The EU’s failure to resolve the Greek-Macedonian conflict, despite ample opportunity, is contributing to the deterioration in relations between the political parties in Macedonia representing the country’s two principle nationalities: the ethnic Macedonians and ethnic Albanians. Ethnic-Albanian parties, who do not feel particularly committed to the country’s constitutional name, are increasingly frustrated with the Macedonian government’s failure to progress toward EU membership in light of Greece’s veto. In a worse case scenario, this could lead to the collapse of the Macedonian state and a new regional conflagration, drawing in Macedonia’s neighbours and potentially spreading to other Albanian-inhabited Balkan states. If this were to occur, the EU would have only itself to blame.
Thankfully, such a catastrophe does not appear imminent. The same cannot, unfortunately, be said for another consequence of EU vacillation: the alienation of Turkey from the Western alliance. Turkey’s increasingly aggressive policy of Israel-baiting, manifested most spectacularly in its permitting of the Gaza aid flotilla to sail from its shores last month, with predictable bloody consequences, is the bastard child of the Franco-German-led policy of keeping Turkey out of the EU. Turkey’s turn toward Iran and Syria and away from Israel cannot be excused, but it can be understood, as the rising Turkish regional superpower seeks to carve out a new, more Islamic and Middle Eastern role for itself in place of its denied EU role. Instead of being drawn into the club, where it would have to play by the rules, Turkey has been left outside, where it is increasingly going rogue.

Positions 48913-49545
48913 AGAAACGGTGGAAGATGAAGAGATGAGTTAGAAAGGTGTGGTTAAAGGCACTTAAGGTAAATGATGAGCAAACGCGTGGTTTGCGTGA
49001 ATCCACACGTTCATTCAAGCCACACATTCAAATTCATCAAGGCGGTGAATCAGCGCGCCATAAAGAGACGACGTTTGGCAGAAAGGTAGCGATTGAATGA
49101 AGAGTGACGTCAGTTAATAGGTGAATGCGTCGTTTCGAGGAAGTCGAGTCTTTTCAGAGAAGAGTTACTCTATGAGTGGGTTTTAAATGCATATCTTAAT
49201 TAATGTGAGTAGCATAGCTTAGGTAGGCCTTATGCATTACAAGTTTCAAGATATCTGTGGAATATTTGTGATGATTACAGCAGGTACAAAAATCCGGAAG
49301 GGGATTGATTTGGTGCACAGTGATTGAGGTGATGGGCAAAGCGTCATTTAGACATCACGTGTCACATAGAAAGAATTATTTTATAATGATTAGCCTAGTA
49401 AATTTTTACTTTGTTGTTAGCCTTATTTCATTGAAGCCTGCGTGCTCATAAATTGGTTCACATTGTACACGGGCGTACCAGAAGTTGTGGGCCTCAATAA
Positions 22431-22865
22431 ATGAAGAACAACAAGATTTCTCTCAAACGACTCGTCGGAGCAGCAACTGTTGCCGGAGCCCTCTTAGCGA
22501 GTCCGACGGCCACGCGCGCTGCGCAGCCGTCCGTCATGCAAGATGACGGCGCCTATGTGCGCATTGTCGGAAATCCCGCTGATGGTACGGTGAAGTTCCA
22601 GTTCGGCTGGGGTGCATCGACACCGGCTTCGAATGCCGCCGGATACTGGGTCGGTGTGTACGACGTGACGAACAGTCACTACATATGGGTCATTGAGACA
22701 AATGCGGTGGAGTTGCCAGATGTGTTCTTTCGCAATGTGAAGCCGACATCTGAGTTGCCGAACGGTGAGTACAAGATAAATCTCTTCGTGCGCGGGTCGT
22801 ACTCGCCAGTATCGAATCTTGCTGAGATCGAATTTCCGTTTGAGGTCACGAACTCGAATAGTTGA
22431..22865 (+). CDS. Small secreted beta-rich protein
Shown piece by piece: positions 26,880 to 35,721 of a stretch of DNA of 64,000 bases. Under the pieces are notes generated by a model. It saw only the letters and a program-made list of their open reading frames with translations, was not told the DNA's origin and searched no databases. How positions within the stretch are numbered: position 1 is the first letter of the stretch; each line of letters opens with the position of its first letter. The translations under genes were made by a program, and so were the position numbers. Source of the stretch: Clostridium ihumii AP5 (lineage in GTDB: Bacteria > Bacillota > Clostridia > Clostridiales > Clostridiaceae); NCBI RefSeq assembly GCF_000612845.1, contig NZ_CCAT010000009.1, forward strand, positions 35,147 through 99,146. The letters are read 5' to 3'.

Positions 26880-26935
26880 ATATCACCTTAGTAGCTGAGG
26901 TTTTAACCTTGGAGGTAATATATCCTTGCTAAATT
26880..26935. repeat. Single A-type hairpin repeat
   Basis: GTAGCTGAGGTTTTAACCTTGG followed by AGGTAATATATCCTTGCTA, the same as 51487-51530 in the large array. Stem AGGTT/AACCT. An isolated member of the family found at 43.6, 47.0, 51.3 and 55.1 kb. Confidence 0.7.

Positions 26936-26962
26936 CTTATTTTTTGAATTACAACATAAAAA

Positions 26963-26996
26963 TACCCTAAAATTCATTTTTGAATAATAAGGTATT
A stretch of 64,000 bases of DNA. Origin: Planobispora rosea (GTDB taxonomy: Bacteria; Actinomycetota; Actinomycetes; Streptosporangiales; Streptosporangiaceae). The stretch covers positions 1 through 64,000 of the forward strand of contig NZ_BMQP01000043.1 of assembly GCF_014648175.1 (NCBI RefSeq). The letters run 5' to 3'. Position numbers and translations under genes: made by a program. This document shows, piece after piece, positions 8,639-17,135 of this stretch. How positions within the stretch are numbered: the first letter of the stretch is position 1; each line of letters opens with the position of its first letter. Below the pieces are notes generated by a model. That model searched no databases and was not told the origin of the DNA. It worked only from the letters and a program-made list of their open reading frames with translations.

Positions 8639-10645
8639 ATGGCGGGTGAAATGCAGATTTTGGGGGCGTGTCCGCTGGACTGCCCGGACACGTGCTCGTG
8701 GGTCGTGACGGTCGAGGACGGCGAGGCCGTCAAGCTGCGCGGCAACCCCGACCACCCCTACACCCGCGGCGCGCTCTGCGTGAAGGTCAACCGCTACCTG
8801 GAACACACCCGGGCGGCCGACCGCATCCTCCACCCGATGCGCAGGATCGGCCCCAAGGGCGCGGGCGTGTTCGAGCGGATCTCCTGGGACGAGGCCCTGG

It would not require superhuman efforts on the part of the UK and its allies to keep the Balkans on the straight and narrow. The region is slowly and unsteadily reforming, but faces a number of surmountable obstacles, which we are in a position to help it overcome. Weakened, discredited Greece could be pressurised to lift its veto on Macedonia’s EU and NATO accession, and the EU member states could make a joint and unambiguous commitment to Turkish membership when certain conditions are met. The tragedy is that even these easy steps are blocked by the selfish and short-sighted interests of certain EU members, above all France and Germany. The UK needs to break ranks more openly with them with regard to both issues, and to campaign loudly and publicly for a change in EU policy. We must point out the potentially catastrophic consequences for Europe and the Middle East of abandoning Macedonia and Turkey, and say openly whose fault it will be if things go further wrong. We might offend our allies now, but that is preferable to having to clean up their mess tomorrow.
This article was published today on the website of the Henry Jackson Society.